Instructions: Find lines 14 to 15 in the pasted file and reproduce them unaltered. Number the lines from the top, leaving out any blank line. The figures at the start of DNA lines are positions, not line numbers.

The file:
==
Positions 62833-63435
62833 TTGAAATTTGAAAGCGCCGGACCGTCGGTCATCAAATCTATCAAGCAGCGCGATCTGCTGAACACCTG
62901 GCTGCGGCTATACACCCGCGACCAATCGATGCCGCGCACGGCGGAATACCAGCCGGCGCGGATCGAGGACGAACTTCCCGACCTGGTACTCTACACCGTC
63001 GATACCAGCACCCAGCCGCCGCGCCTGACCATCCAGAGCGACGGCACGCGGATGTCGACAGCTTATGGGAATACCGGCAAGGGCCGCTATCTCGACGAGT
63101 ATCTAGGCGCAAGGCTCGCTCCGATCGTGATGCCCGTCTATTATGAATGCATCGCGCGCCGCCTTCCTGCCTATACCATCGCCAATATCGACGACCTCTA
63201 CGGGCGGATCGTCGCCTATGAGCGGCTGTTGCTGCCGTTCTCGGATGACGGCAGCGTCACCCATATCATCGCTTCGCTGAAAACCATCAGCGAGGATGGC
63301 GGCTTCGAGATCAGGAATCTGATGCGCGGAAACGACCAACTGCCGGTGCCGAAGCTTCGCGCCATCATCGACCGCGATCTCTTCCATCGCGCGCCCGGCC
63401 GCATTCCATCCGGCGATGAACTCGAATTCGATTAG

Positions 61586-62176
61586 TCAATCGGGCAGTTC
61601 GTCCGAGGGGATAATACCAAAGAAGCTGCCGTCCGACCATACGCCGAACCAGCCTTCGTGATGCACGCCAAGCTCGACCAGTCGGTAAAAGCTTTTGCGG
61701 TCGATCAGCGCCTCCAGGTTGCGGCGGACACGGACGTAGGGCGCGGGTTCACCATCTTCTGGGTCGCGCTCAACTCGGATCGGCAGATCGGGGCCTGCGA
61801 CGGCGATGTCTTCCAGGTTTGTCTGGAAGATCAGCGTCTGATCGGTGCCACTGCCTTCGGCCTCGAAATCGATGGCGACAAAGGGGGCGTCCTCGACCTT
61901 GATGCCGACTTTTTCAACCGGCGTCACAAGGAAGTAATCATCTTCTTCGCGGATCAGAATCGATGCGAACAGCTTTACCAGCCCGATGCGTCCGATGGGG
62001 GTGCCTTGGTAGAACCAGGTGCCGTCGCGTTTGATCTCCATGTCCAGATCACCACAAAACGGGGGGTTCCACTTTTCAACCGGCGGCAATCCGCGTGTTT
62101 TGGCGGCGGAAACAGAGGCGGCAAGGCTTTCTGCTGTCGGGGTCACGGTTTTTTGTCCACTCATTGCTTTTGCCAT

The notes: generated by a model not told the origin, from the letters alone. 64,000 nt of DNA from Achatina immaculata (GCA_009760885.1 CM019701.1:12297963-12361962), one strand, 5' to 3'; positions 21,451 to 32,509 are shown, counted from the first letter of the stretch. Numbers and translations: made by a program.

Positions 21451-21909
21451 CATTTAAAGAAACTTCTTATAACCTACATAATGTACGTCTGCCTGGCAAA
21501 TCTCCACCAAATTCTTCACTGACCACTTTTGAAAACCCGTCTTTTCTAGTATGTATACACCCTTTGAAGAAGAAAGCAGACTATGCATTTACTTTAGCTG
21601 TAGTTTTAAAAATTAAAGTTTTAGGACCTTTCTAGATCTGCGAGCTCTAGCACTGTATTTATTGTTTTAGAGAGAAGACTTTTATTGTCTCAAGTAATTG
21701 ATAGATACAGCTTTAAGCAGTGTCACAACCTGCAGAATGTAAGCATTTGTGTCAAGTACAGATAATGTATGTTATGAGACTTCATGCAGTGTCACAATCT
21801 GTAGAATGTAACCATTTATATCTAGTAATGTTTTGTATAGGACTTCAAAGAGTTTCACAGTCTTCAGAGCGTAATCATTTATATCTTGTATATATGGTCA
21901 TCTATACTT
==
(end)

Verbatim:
61901 GATGCCGACTTTTTCAACCGGCGTCACAAGGAAGTAATCATCTTCTTCGCGGATCAGAATCGATGCGAACAGCTTTACCAGCCCGATGCGTCCGATGGGG
62001 GTGCCTTGGTAGAACCAGGTGCCGTCGCGTTTGATCTCCATGTCCAGATCACCACAAAACGGGGGGTTCCACTTTTCAACCGGCGGCAATCCGCGTGTTT